Double vision from physical injury or other trauma is hardly the same as having a doppelganger or double. But as a young child with a typically rich fantasy life, the distinction was illusory. Fairytales, movies, books, and campfire stories nourished ghoulish, second self notions. In the deep recesses of imagination, the possibility of doubleness, of a living shadow, of someone playing me like a thespian hunkered within me like a seed. Seeing double, however briefly, made such unsettling dreams almost palpable. But it hardly prepared me for the bizarre doublings that were yet to come.
Much later I realized that fear of a double or someone slipping into my identity was not merely the idle imaginings of a child. Confused, invented, and stolen identities have existed as long as humankind. In addition to mirrored selves and resemblances, assumed personalities have been created by famous imposters. They are diverse and often startlingly successful—Grey Owl (1888-1938), an Englishman who posed as an Ojibwe; murderer Christian Gerhartsreiter (b. 1961) who claimed to be a Rockefeller; and Sarah Edmonds (1841-1896) who masqueraded as a man so she could serve in the Civil War. Our cherished singular selfness is not always as distinct to the world around us as we think.
A person might think that their singularity is the one thing that can never be wrested away. But in these days of electronic identity theft for financial gain or ego satisfaction, imposters are legion. Our digital world creates enormous opportunities for humbugs and tricksters. Electronic posers, Facebook zombies, and doctored photos and phony drivers’ licenses are commonplace. Easily distracted, we become oblivious to secret sharers. Though I’ve never yet had a bank account raided or a tax refund filed by someone claiming to be me, muddled identities have haunted my life in curious and unexpected ways.
Call it doppelganger, second self, alter ego, lookalike, namesake, mirrored self, or something else, my life has been populated with doubleness beyond comfort. Forget clichés of “double your pleasure” or “twice is nice,” and the evil twins of low budget films. My encounters run the gambit from laughable coincidences to emotionally wrenching personal and public conflations cruelly mimicking individuality, at times almost a forced ventriloquism. Doubleness is a kind of shadow, cloud, or fog. You feel a semblance of yourself that is something other. It hangs over you. Stalks you.
Canoeing Maine’s Legendary Allagash: Thoreau, Romance and Survival of the Wild
Paperback | Size: 5.5 x 8.5 | Length: 180pgs | List Price: $16.95
Silver Medal in the Nautilus Book Awards for Memoir
Silver medal in the Independent Publisher Book Awards for regional nonfiction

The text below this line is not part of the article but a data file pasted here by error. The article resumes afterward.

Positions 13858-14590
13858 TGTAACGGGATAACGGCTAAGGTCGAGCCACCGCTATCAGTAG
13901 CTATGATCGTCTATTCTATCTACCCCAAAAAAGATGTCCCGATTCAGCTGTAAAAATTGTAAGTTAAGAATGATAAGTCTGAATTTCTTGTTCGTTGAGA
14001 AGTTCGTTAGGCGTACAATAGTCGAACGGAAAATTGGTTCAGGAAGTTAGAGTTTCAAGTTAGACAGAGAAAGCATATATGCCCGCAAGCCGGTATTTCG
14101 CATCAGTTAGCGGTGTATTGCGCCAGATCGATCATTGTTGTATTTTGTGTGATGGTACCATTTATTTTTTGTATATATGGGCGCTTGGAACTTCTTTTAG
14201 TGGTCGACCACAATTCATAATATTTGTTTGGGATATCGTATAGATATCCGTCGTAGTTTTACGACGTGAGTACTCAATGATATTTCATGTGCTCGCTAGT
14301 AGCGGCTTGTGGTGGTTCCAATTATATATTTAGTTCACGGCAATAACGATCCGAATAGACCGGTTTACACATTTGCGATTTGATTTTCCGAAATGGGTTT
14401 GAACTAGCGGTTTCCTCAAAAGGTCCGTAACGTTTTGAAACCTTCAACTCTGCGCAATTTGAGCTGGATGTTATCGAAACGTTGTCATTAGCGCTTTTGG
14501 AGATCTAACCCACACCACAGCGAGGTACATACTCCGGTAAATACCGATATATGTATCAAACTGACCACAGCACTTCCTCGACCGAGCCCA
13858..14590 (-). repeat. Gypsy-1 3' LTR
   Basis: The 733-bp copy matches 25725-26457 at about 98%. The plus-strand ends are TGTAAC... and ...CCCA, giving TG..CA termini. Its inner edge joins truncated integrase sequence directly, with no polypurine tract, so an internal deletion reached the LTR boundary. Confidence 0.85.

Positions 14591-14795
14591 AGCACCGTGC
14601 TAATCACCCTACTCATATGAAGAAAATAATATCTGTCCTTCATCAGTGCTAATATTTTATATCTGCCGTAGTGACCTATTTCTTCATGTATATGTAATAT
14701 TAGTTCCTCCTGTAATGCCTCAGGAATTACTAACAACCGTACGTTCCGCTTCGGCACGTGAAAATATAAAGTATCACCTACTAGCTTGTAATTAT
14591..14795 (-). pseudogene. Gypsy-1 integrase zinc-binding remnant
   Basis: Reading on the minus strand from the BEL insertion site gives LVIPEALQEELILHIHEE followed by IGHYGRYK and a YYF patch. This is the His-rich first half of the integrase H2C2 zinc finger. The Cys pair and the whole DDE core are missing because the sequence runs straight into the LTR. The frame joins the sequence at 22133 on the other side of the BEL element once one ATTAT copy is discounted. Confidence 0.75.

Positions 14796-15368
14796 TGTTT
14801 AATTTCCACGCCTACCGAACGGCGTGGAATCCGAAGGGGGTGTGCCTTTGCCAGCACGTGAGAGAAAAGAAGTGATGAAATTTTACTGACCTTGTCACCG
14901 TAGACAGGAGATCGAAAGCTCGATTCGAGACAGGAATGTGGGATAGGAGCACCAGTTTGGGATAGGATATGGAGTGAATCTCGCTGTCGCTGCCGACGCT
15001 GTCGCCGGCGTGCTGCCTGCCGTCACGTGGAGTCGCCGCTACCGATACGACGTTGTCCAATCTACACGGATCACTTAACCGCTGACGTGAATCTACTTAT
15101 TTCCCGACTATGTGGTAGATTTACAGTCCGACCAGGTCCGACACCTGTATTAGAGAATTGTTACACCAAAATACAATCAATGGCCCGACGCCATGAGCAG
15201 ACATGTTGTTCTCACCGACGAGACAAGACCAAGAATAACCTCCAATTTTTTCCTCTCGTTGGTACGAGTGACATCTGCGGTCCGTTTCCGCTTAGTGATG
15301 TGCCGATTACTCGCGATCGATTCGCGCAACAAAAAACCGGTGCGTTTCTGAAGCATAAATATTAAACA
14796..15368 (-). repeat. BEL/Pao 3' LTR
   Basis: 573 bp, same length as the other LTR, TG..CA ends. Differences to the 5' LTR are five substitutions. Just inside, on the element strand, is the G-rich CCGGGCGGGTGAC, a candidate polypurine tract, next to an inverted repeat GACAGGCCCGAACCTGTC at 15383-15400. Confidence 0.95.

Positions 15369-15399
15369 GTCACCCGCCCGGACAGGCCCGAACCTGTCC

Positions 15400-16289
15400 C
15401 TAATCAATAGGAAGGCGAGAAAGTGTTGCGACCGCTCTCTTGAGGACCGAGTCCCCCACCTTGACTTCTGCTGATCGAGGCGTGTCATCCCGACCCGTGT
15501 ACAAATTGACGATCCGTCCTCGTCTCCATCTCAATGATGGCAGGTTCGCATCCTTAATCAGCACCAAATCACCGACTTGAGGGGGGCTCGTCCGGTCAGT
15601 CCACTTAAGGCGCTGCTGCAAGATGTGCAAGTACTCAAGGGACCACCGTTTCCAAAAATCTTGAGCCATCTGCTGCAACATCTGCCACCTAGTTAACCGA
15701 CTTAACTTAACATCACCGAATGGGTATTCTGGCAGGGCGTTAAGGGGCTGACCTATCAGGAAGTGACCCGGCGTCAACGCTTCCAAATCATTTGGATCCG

Meet Henry David Thoreau, U.S. Supreme Court Justice William O. Douglas, and other intrepid explorers as you travel northern Maine’s rugged woods and waters. In a wild country of ledge and trees that stubbornly resists encroaching civilization, find a young couple padding through the trials, triumphs, and sheer mental and physical exhaustion of wilderness travel severely testing their ability to get along and even complete the trip. Fill your ears with roaring rapids and yodeling loons. Smell pungent spruce and dank swamps. Encounter moose and majestic sunrises cloaked in morning mist. A few pages, and you will find yourself deep in the evergreen forest.
Available in Paperback and ebook.
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“If you have been on a canoe trip, you know the adventure is the center of a complex venn diagram of relationship, history, and a testing of character and adaptability. David captures this and more in an artful way that will make you dream of hitting the water to commune with nature and your very soul.”
—Walter Opuszynski, Northern Forest Canoe Trail, Trail Director
“Canoeing Maine’s Legendary Allagash is a multi-layered story that transcends time, if not place. As we follow two individuals challenged by heavy winds, rapids, tough portages, and slightly bruised egos, we also encounter the stories of travelers and settlers from over the past 150 years. Through David’s poetic prose, we experience both natural beauty and the risky business of hard travel in a new relationship.”
—Corinne H. Smith, author of Henry David Thoreau for Kids and Westward I Go Free: Tracing Thoreau’s Last Journey
“Readers will hang onto the back of David Leff’s roiling canoe in this story. He steers through the early fractures of a relationship amid the beauties and terror of a wilder Allagash, and skillfully adds in details of the explorers and exploiters who floated before him. Refreshingly honest. A very strong narrative voice!”
—Christine Woodside, Editor-in-Chief, Appalachia